Protesters against gun safety legislation in Richmond on Monday, January 20. (Davis Burroughs / The Dogwood) Protesters against gun safety legislation in Richmond on Monday, January 20. (Davis Burroughs / The Dogwood)

Protesters worried new laws in Virginia will lead to gun safety legislation throughout the country.

Elle Meyers also contributed reporting.

Thousands of protestors gathered in Richmond Monday to oppose new gun safety legislation proposed by Democrats, including improved background checks and restricting access to firearms for people found by a court to be a danger to themselves or others.

Signs, flags, and shots of the crowd from the anti-gun safety rally in Richmond.

The event was crowded but largely peaceful after threats of violence led Gov. Ralph Northam to declare a temporary state of emergency, banning guns from the state Capitol grounds. In the days before the protest the FBI arrested several members of a white supremacist group, known as the Base, which allegedly planned to open fire at the rally to incite a “race war.”

Despite the ban on guns, many protesters showed up with high-powered assault rifles and lined the streets around the Capitol building.

“I wasn’t sure how many bullets to bring,” one man with an assault rifle slung around his back told The Dogwood. He declined to give his name.

Protesters also wore bright orange stickers that said “Guns save lives,” and expressed concern that having any gun safety laws approved in Virginia would lead to more throughout the country.

A Fredericksburg resident who gave only his first name, Carlton, held a rifle and several sleeves of ammunition. When asked if he thought the government would take away all his guns, a prospect that Virginia legislators have not proposed but many at the rally seemed to think was possible, he said no.

“They’re not taking away anyone’s guns,” he said. But he added that “we don’t like the laws, we don’t want to be turned into felons, but…”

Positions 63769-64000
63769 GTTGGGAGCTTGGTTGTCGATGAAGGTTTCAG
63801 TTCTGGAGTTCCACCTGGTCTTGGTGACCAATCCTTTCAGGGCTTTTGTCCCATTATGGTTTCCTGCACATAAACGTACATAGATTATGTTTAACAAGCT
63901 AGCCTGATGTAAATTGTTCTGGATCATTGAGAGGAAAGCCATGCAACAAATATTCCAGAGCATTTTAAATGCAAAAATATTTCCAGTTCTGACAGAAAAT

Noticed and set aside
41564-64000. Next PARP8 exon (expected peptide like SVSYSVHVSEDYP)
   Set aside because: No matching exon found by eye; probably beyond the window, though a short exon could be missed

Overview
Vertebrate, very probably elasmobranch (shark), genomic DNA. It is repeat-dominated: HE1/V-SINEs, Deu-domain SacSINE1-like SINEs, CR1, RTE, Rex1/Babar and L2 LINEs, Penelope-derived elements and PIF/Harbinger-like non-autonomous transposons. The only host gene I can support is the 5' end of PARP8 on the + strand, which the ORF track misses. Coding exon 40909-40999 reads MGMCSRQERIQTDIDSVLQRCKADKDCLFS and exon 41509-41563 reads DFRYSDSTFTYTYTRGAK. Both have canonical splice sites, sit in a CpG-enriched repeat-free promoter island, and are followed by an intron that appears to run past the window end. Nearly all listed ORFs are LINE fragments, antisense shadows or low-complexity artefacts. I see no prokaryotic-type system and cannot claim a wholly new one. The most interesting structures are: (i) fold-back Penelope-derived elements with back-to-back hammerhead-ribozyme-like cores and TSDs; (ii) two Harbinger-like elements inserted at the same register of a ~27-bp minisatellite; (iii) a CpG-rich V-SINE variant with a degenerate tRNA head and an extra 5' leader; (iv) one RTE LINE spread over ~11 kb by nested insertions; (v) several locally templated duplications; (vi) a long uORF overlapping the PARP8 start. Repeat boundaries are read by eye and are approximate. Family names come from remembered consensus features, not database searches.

One woman from King William, Virginia, compared laws against illegal drugs to gun safety bills.

“You know there are laws against drugs and there’s still a drug problem. I don’t think it’s right to take our guns from people who are abiding by the laws and take our rights,” she said.

Left: One of the hundreds of men with high-powered guns at the anti-gun safety rally in Richmond. Right: Sign from the rally.

Counter protesters met with reporters in Richmond to share their perspective after the rally. Lisette Johnson, who survived being shot by her husband, spoke about the importance of having “red flag” laws that could keep guns from people with a history of domestic violence. “For me there was no recourse,” to do something like that, Johnson said. She also addressed protesters fears that the government was going to confiscate their guns.

“In Virginia we passed some laws that you can’t text while you drive. That doesn’t mean that the government’s gonna confiscate every person’s cell phone. And so this thinking that this is the next natural thing … it’s a misinformation campaign,” Johnson said.

Democrats in Virginia’s General Assembly are not trying to confiscate guns but are pursuing legislation that is widely popular with residents of the state. A December poll from Virginia Commonwealth University found that 84% of Virginians support laws to prevent the mentally ill from buying guns, and 83% support making private and gun show sales subject to background checks.

This story has been updated to include comments from counter protesters.